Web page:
The Evolution of the International Symbol of Access

Okay, so this post isn’t about a word per se, but I’m willing to stretch the purview of the Word Blog for a day, so I can share the evolution of the International Symbol of Access (ISA) with you. The ISA is part of a language read daily all over the globe: the language of ISO 7001 pictograms.


Unlike most languages and unlike the pictograms in most furniture-assembly instructions, the ISO 7001 pictograms have been carefully crafted to be quickly and easily  understood by almost everyone. They use very specific high-contrast colour schemes and line widths to represent all sorts of pressing health, safety, and travel concerns. But as carefully crafted as they are, even this language needs to evolve as the culture changes around it, which brings us to the ISA.

Brian Glenney and Sara Hendren of the Accessible Icon Project started looking hard at the existing ISA about 5 years ago, and what they saw was an image of mechanical passivity. The focus is on the chair. The person in it looks almost a part of it. Is that the chair’s back or the person’s, the person’s arms or the chair’s? Without the head at the top of the symbol, we might never know the chair was occupied at all. Glenney and Hendren were troubled by the inert qualities of the sign and the societal assumptions it inadvertently reinforced about people with disabilities. So they decided to make a new symbol of their own.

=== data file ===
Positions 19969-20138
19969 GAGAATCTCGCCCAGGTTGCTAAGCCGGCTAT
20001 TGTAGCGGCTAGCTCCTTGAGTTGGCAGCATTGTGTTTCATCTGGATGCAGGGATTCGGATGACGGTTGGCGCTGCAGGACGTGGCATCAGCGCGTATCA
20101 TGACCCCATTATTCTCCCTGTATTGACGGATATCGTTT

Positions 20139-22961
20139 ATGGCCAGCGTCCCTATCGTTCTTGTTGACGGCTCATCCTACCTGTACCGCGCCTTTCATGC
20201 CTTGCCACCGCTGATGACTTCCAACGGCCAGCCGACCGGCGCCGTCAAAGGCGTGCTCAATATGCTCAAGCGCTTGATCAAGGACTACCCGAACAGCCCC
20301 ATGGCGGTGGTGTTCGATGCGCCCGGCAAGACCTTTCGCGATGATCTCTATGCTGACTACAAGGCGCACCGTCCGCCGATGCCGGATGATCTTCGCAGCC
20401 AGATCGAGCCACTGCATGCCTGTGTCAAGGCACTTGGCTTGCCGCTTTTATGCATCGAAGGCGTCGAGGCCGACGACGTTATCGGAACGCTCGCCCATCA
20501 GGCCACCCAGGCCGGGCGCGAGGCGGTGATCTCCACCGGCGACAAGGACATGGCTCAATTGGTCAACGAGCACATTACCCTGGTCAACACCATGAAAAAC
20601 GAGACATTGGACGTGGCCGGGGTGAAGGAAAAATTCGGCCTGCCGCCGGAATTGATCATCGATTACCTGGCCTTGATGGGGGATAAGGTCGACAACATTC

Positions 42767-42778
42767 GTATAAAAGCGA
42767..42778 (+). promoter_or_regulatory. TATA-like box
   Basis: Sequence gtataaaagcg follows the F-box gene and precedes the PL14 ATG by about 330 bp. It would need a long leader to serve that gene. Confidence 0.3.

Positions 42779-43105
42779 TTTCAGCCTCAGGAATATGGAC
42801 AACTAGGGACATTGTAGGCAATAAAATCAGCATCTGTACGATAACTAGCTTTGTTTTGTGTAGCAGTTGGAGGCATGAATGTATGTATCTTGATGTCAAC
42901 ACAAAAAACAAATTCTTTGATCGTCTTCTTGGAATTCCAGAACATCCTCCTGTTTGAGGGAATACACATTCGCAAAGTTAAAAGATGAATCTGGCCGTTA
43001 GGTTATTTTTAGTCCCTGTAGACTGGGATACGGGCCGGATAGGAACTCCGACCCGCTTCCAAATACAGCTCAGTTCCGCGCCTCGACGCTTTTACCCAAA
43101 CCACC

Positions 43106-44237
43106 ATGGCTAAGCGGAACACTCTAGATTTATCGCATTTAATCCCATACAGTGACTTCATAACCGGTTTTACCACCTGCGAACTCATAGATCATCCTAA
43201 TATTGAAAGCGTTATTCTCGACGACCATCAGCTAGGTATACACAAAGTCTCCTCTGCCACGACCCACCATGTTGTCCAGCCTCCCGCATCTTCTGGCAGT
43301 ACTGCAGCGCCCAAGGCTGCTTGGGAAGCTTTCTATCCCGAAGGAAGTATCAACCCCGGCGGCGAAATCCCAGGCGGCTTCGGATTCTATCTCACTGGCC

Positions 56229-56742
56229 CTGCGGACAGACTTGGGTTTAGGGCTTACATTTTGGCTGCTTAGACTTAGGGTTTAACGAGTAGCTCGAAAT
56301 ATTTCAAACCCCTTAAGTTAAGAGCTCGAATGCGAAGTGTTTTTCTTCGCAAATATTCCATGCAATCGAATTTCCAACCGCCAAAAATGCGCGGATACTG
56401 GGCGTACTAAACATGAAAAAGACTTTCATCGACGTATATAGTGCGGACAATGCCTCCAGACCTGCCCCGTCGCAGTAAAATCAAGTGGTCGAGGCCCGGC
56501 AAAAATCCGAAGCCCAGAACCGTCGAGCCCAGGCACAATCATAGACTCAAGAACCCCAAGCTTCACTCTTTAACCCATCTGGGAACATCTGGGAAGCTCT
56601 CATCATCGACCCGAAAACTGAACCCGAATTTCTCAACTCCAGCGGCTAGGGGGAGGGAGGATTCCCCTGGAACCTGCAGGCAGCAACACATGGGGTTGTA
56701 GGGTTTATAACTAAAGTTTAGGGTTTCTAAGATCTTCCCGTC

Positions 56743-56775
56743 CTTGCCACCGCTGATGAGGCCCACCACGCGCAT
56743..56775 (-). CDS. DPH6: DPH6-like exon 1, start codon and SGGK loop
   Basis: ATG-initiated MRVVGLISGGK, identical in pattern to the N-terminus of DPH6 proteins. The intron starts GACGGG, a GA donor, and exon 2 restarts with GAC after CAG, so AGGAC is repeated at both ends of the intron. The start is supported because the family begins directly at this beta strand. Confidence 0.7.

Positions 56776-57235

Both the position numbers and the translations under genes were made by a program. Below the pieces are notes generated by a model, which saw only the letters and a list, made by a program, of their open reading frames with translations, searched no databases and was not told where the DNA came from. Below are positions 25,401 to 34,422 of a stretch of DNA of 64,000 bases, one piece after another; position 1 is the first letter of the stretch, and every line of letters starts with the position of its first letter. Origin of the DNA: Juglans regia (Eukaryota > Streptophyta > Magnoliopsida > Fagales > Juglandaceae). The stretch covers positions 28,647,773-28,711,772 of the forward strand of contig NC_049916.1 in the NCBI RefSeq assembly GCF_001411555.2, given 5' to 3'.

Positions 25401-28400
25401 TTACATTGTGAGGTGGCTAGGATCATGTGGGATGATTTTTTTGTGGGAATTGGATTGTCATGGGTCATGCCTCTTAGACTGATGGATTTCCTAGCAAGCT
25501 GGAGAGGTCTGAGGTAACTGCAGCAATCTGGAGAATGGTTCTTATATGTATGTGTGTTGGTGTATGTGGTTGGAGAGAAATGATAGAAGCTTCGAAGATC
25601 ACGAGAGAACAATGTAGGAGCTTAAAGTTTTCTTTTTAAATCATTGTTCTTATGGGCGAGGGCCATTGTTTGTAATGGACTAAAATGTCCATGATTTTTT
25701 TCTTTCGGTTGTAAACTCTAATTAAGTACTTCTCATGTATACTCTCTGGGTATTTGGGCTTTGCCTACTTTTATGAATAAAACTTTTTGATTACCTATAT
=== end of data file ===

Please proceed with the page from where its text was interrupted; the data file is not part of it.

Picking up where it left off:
They began by making stickers of their new symbol and applying them over existing signage to make people rethink the symbol they’d grown accustomed to. As reported in Fast Company’s Co.Design, it started as a guerrilla art project, an effort to get viewers to rethink their assumptions. But it quickly became much more than that. People who saw the new symbols recognized the improvement—this new sign shows a person using a chair, not just occupying it. The new sign shows action and agency.

New ISA Symbol

The road from first concept to finished ISO 7001–compliant symbol involved a lot of iterations (which you can read about at Co.Design), but the new symbol has all the readability any word could want and has evolved to better reflect our culture. Like any other word or sign, it doesn’t speak to everyone—it’s been rightly pointed out that the image of a person in a wheelchair doesn’t visually represent all people with disabilities, but it goes much further to reflecting their agency and personhood than did the old sign. For these reasons the new sign has been met with enthusiasm and adoption of the sign is spreading quickly. For instance, as areas of New York City that were damaged by Hurricane Sandy are repaired, this new sign will be used to replace the old.

For more information about the evolution of the new ISA, check out the stories linked to from the Accessibility Icon Project’s Press page.

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